Control blood sugar to prevent kidney disease and other complications

Health Care, Heart Care Foundation of India, Medicine Comments Off

GFR below 10 indicates kidney failure

New Delhi, 16 March 2019: There are about 72 million people with diabetes in India and these numbers are expected to increase to 134 million in the next few years. Nearly a third of people with diabetes develop kidney complications after 15 to 20 years. It is the most common cause of chronic kidney disease and kidney failure in the world. Uncontrolled diabetes can hamper many organs and the kidney is one of the most seriously affected.

Chronic kidney disease or CKD is characterized by a gradual loss of kidney function over time and may eventually lead to kidney failure, causing patients to undergo dialysis or a kidney transplant. The signs and symptoms are not noticeable until the disease is fairly well advanced, and the condition has become severe. By this time, most of the damage is irreversible.

Speaking about this, Padma Shri Awardee, Dr KK Aggarwal, President, HCFI, said, “Kidneys help in filtering out the excess waste and fluid material from the blood. They can eliminate most of the waste materials that our body produces. However, when the blood flow to the kidneys is affected, they cannot work properly. This can happen due to some damage or disease. Problems can occur even when the urine outflow is obstructed. At an advanced stage of CKD, dangerous levels of fluid, electrolytes, and wastes can build up in the body. Those with underlying conditions such as diabetes, high blood pressure, cardiovascular disease, abnormal kidney structure, and a family history of the disease are at more risk. Additionally, those who smoke and are obese can also be potential candidates for CKD over the longer term.”

Without treatment, kidney disease often gets worse. If your GFR drops below 15, you may feel tired and weak, with nausea, vomiting and itching. By that point, you may need a kidney transplant or dialysis.

Adding further, Dr Aggarwal, who is also the Group Editor-in-Chief of IJCP, said, “If you have these risk factors, it is important to be screened for kidney disease. That usually involves simple laboratory tests: a urine test to look for kidney damage, and a blood test to measure how well the kidneys are working. The urine test checks for a protein called albumin, which is not routinely detected when your kidneys are healthy. The blood test checks your GFR—glomerular filtration rate. GFR is an estimate of filtering ability of your kidney. A GFR below 60 is a sign of chronic kidney disease. A GFR below 15 is described as kidney failure.”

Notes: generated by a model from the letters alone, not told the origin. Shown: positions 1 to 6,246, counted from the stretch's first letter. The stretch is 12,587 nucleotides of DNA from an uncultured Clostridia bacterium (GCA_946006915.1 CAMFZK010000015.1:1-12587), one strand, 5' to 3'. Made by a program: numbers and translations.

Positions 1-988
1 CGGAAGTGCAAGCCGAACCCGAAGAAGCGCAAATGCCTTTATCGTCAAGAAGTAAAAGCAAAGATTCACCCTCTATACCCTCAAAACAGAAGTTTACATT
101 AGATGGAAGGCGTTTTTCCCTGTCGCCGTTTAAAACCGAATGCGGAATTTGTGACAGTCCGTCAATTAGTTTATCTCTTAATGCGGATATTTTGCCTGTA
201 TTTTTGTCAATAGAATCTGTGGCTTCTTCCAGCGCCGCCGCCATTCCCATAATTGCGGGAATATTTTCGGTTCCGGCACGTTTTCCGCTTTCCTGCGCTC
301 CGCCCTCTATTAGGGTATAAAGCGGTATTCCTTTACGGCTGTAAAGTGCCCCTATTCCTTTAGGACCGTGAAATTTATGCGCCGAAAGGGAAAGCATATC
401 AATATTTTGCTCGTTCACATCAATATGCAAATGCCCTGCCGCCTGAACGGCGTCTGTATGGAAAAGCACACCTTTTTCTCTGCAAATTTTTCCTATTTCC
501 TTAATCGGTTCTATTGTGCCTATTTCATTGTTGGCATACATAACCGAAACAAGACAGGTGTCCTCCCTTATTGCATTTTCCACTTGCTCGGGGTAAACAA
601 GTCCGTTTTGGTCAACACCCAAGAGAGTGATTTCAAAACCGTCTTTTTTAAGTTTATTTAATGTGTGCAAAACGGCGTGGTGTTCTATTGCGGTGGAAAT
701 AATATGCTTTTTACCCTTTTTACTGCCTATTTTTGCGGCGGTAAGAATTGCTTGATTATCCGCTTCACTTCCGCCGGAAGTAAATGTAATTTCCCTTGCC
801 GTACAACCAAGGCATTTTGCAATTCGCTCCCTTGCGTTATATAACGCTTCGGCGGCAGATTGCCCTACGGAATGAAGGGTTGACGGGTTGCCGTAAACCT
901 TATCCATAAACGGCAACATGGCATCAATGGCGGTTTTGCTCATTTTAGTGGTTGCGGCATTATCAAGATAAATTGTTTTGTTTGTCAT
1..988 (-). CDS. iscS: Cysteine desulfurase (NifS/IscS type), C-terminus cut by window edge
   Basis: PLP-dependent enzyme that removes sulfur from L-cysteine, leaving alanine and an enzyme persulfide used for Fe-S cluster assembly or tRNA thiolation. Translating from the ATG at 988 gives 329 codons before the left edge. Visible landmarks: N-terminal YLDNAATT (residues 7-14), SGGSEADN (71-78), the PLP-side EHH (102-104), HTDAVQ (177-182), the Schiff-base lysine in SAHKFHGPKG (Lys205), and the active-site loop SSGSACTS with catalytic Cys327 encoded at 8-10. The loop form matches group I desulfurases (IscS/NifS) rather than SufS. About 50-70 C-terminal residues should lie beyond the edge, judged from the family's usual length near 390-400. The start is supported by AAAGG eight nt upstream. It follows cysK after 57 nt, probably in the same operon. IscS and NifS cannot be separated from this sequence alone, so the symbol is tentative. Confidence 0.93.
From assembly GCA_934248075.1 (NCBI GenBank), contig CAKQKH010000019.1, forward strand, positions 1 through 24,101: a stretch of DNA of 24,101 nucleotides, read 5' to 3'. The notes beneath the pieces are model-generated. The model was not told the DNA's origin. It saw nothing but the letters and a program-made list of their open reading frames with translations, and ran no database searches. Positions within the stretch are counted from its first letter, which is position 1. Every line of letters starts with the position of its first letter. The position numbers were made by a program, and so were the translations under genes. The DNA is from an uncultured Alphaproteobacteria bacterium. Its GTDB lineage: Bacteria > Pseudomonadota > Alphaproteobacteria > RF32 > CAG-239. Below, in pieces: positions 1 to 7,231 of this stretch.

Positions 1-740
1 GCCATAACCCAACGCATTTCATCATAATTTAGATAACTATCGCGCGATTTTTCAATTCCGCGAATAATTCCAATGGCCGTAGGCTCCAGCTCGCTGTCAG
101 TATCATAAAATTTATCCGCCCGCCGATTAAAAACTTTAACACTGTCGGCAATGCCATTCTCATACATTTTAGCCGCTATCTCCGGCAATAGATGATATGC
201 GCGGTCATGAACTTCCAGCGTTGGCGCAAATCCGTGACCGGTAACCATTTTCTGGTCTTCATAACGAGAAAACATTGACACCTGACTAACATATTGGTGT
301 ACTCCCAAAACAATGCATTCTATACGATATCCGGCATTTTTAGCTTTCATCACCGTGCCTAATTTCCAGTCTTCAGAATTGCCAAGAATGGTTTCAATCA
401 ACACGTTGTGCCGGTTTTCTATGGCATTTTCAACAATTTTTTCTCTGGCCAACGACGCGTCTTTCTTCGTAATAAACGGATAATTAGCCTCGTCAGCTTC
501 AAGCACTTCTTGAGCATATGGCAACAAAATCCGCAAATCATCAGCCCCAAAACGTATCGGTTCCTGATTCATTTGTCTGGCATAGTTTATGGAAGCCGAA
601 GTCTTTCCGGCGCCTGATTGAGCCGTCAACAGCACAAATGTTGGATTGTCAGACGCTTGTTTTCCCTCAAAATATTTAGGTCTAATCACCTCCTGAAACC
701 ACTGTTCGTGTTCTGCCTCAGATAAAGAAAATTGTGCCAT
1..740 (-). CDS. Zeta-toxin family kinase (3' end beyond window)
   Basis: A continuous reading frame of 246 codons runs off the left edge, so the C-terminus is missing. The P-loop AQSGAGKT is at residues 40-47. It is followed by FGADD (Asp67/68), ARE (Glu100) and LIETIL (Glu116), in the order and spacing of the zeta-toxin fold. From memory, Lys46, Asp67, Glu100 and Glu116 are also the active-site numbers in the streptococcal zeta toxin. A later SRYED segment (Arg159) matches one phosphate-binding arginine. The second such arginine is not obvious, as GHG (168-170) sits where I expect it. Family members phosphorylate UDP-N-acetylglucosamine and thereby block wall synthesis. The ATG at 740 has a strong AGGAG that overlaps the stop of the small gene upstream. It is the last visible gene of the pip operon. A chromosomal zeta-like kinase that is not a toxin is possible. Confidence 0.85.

Golden Rules to avoid or delay reaching the point of reaching kidney failure

  • Keep fit and active, as it helps reduce your blood pressure.
  • Monitor your blood pressure: It is also the most common cause of kidney damage. The normal blood pressure level is less than 120/80. A BP reading above 130/80 is high BP.
  • Keep your blood sugar levels controls as about half of people who have diabetes develop kidney damage.
  • Eat healthy and keep your weight in check as this can help prevent diabetes, heart disease and other conditions associated with chronic kidney disease.
  • Reduce your salt intake. The recommended sodium intake is 5-6 g of salt per day (around a teaspoon).
  • Maintain a healthy fluid intake: Traditional wisdom has long suggested drinking 1.5 to 2 liters (3 to 4 pints) of water per day.
  • Do not smoke as it slows the flow of blood to the kidneys. Smoking also increases the risk of kidney cancer by about 50%.
  • Do not take over-the-counter pills on a regular basis: Drugs like ibuprofen are known to cause kidney damage, if taken regularly.

West Nile virus: Another impending outbreak in India?

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Health Ministry takes stock of the public health measures for controlling West Nile Virus

A section of the media has reported that a seven year old boy from Malappuram District of Kerala is suffering from a West Nile Virus (WNV), a mosquito-borne disease, mostly reported in the continental United States.